Phillips Printing — Passionate by AccidentJanuary 2008 by Cheryl Adams
However, being the good son, he eventually (but begrudgingly) agreed to help them. . .but only for the summer. But, one summer is all it took. Phillips fell in love with the craft, the technology and the opportunity. And, the rest is history.
That was 1984. Today, Phillips owns the small Ocala, FL-based company his parents started, serving as president and general manager. Although he “stumbled” into his occupation, he is passionate about his accidental career.
His operation consists of eight employees (including himself, his wife and his sister) and a 4,000-square-foot facility. Although he won’t reveal the annual revenues at Phillips Printing, he notes that profitability runs about 25 percent per year. He has a formula for attaining those financial figures, but, Phillips says, there’s one big reason his business is thriving, not just surviving.
“When you’re a smaller printer like we are, you go the extra mile, no matter what it takes.”
Such is the case, recalls Phillips, with an infamous all-nighter for his team. The Ocala Historical Preservation Society contracted Phillips to print elaborate invitations, which involved intricate diecuts and spot metallic inks. The invitations were for the Society’s gala event, “Putting on the Ritz.” The Flapper Girls on the invitation were to be adorned in feathers, a part of the project that was to be outsourced.
However, the day before the event, the feathers were not delivered. But, “the show” would go on...if the Phillips family had anything to do with it. This project wasn’t going to flop (instead of flap) in the last critical minutes.
“We told the guy in charge of the project, ‘Get the job back to us, and we’ll get it done. You just have to find some feathers.’ As it turns out, the guy snuck into his wife’s closet and stole a black feather boa. We stayed up all night, gluing feathers on the invitations,” Phillips affectionately recalls, noting, “We ended up winning a Gold Addy award for those invitations.”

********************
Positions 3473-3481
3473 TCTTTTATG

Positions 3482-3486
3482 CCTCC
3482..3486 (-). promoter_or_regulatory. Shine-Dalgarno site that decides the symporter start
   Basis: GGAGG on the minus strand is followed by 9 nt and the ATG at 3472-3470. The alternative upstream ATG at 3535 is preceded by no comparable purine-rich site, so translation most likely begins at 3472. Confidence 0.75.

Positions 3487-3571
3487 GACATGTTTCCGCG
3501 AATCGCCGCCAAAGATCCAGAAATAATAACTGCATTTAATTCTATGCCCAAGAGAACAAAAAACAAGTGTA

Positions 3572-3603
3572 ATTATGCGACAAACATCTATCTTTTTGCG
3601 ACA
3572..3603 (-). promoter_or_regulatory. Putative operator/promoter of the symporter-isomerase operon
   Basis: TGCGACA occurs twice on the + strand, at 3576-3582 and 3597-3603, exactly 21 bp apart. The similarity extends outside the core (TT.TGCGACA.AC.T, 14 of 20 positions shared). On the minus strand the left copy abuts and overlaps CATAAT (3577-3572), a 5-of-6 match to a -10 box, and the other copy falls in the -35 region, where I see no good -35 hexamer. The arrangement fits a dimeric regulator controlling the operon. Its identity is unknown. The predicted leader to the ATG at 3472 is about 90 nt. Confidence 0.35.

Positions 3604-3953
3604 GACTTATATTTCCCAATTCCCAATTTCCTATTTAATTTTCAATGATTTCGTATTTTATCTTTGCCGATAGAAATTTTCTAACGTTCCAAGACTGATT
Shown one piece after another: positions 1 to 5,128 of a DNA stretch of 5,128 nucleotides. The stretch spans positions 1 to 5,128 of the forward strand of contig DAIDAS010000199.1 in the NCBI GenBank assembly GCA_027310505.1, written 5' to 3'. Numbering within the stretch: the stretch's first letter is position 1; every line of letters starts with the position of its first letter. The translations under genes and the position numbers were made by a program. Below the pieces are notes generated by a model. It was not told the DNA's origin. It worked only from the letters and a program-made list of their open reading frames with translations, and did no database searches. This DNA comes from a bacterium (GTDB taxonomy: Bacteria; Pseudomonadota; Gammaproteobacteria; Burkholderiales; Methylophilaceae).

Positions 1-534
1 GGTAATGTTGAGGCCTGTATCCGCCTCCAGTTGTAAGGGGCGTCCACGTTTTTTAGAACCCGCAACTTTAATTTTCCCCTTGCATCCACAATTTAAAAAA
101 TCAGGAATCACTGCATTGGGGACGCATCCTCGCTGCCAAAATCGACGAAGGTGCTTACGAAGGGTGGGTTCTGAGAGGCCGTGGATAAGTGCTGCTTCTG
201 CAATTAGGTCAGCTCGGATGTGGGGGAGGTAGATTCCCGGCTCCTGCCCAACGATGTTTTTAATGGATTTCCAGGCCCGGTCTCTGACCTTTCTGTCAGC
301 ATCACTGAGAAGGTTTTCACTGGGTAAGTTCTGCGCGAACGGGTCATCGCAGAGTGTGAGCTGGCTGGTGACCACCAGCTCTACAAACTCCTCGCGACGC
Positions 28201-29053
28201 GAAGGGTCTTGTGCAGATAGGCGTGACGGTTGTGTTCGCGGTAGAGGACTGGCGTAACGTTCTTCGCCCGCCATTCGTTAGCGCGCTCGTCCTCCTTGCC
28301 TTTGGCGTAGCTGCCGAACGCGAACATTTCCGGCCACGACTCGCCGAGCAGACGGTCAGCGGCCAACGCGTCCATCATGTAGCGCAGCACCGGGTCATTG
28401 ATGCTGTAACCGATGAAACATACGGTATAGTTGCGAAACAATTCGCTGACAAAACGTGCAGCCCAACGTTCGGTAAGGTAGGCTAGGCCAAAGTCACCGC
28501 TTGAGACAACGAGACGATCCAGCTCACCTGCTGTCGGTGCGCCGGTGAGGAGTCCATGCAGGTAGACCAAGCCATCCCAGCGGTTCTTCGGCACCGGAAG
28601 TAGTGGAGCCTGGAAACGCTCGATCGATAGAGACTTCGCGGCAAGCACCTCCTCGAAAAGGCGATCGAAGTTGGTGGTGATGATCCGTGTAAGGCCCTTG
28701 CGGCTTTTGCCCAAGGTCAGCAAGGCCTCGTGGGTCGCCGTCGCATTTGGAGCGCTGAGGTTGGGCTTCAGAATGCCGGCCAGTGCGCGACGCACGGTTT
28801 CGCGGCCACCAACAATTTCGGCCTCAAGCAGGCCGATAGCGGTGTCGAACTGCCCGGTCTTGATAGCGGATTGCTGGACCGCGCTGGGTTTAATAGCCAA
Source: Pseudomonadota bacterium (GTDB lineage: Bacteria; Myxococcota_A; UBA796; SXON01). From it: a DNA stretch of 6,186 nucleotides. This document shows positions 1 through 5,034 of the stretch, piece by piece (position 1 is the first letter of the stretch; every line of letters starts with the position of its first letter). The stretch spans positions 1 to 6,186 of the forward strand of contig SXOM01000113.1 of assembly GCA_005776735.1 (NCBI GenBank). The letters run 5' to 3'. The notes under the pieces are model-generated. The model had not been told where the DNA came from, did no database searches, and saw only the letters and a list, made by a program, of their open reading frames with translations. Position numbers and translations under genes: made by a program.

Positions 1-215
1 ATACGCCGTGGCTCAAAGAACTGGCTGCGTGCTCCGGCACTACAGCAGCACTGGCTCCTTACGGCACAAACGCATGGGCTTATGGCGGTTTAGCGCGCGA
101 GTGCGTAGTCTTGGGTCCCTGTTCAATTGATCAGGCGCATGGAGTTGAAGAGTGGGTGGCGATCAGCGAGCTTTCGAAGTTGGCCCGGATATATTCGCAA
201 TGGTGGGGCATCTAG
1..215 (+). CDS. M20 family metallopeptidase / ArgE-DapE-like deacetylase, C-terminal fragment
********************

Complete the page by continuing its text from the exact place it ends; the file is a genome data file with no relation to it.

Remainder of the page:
Why does Phillips do these sorts of things? In his words: “Because that’s what I’d want someone to do for me.”
He’s a small business owner, who takes the extra time, even if it means working through the night, to get the job done—and get it done right. That’s how you do business when you’re small enough to know your customers intimately. That’s how you do business when your company believes in producing a quality product, made with integrity, by employees who consider themselves craftspeople.
Being a 21st Century craftsman also means being technologically savvy. Phillips believes that’s been key. “Initially, we ran our four-color work on a single-color Heidelberg KORD purchased by my parents (who retired in 2000, when I bought their shop). Later, a two-color Omni-Adast replaced the KORD and, still later, a four-color Heidelberg Quickmaster was added.
This past summer, Phillips invested heavily in new technology, including a new four-color Heidelberg Printmaster perfector, a Screen CTP system (running Agfa Azura chemical-free plates) and a Standard Horizon bookletmaker. Phillips says the total installation, which took two weeks to complete, has doubled productivity.
“We’re experiencing incredible time savings with the new CTP system, making twice as many plates per hour. With all the automation on the new Printmaster, our setup and makereadies are significantly faster. And, because it’s a perfecting press, our output has doubled.”